Friday, June 13, 2014

Quo Vadis


Working in a camera shop, I get to see all sorts of new cameras and to monitor trends in the photographic trade. I've seen more Kodak film formats come and go than I've had hot dinners, but then so has everyone...

One trend that was as welcome as it was inevitable was the move to smaller and lighter camera systems. Not that the average DSLR is that big, but the really large professional ones can be as large as a head of cabbage...no problem if you are making coleslaw, but difficult if you are going to want to fit it into the overhead locker of a small airliner - particularly if you have decided to fit a lens to it.

Even the littler ones -  the APS-C sized DSLRs - can bulk big on your side if you are carrying them in a shoulder bag. Thus was born the desire for the smaller device, and the rise of the micro-4/3 format. Olympus were the first with this...though not alone any more...and have always devoted themselves to  making the best use of small dimensions.

I was a little shocked, however, when I unboxed the latest of the Olympus. I have included a photograph of it alongside an Olympus E-P5 camera with a 17 mm lens. As you can see it is made for considerably smaller hands. I do not have the specification sheet with me to read out, but I suspect it will have a reduced megapixel count compared to the other cameras in the range.


At least it should solve the ever-growing problem of excess baggage charges. You'll be able to get this and an entire suite of lenses under the 5 Kg limit. However, you would be wise to remember to pack a pair of strong tweezers to help you change memory cards.

I'm still in two minds about being ambivalent. I like to idea of a smaller burden, but I wonder if it will really take off as a commercial success. I hope this is not just a case of a Friday 13th product...

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1 Comments:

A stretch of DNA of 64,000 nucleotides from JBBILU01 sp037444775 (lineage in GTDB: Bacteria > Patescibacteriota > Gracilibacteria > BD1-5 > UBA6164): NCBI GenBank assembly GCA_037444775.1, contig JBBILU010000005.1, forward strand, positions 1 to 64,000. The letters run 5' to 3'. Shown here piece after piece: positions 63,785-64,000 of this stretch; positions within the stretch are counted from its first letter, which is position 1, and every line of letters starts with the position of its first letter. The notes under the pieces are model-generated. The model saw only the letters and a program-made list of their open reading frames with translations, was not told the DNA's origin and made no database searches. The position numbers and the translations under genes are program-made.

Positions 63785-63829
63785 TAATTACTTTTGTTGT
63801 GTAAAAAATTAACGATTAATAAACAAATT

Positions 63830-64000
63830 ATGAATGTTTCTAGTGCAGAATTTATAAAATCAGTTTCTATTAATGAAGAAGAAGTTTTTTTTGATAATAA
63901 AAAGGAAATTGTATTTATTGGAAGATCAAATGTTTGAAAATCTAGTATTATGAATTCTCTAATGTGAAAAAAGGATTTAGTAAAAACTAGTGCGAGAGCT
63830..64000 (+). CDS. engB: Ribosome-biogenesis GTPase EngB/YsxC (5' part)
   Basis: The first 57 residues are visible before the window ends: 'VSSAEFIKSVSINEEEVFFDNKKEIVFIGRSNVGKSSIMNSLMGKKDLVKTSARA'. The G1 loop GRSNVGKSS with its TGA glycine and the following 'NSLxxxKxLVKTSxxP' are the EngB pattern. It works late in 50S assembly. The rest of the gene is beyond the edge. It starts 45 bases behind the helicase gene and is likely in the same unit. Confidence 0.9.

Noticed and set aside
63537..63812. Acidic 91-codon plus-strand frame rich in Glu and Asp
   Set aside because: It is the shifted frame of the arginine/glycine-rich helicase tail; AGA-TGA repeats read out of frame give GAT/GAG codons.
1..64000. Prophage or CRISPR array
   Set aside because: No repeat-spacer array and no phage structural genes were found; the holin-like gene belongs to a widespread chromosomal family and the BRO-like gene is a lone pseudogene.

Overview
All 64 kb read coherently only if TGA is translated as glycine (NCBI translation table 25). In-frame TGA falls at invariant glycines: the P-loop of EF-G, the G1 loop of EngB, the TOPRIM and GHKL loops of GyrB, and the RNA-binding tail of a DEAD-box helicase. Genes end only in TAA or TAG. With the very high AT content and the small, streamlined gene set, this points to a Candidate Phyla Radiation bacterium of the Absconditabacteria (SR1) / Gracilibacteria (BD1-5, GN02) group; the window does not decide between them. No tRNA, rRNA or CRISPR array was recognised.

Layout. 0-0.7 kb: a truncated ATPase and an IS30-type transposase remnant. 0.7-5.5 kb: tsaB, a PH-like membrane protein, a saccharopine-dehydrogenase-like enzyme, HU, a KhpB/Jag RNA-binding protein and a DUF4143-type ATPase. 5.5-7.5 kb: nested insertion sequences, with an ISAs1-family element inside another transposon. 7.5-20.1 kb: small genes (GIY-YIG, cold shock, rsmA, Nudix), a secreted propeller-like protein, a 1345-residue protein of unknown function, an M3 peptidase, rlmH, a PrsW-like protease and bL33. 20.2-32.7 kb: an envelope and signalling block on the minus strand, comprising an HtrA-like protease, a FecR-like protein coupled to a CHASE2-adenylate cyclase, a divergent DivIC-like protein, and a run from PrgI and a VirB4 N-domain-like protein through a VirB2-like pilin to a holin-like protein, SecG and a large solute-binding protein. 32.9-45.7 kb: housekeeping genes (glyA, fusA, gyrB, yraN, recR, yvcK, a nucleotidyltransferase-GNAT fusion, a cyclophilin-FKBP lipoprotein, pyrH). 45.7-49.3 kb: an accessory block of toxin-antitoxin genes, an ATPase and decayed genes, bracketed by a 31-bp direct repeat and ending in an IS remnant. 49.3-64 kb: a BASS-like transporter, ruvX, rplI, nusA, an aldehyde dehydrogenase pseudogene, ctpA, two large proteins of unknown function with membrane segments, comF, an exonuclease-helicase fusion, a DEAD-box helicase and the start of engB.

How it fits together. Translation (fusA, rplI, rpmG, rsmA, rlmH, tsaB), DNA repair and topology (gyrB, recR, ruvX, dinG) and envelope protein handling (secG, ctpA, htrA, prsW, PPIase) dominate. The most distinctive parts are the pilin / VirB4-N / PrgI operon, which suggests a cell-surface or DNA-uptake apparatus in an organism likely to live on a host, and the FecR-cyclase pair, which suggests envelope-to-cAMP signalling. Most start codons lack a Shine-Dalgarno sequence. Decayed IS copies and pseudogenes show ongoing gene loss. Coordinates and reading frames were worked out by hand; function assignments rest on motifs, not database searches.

Anonymous Anonymous said...

But does it come in a key-chain model ?? :)

June 16, 2014 at 1:25 PM  

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Quo Vadis


Working in a camera shop, I get to see all sorts of new cameras and to monitor trends in the photographic trade. I've seen more Kodak film formats come and go than I've had hot dinners, but then so has everyone...

One trend that was as welcome as it was inevitable was the move to smaller and lighter camera systems. Not that the average DSLR is that big, but the really large professional ones can be as large as a head of cabbage...no problem if you are making coleslaw, but difficult if you are going to want to fit it into the overhead locker of a small airliner - particularly if you have decided to fit a lens to it.

Even the littler ones -  the APS-C sized DSLRs - can bulk big on your side if you are carrying them in a shoulder bag. Thus was born the desire for the smaller device, and the rise of the micro-4/3 format. Olympus were the first with this...though not alone any more...and have always devoted themselves to  making the best use of small dimensions.

I was a little shocked, however, when I unboxed the latest of the Olympus. I have included a photograph of it alongside an Olympus E-P5 camera with a 17 mm lens. As you can see it is made for considerably smaller hands. I do not have the specification sheet with me to read out, but I suspect it will have a reduced megapixel count compared to the other cameras in the range.


At least it should solve the ever-growing problem of excess baggage charges. You'll be able to get this and an entire suite of lenses under the 5 Kg limit. However, you would be wise to remember to pack a pair of strong tweezers to help you change memory cards.

I'm still in two minds about being ambivalent. I like to idea of a smaller burden, but I wonder if it will really take off as a commercial success. I hope this is not just a case of a Friday 13th product...

Labels: , ,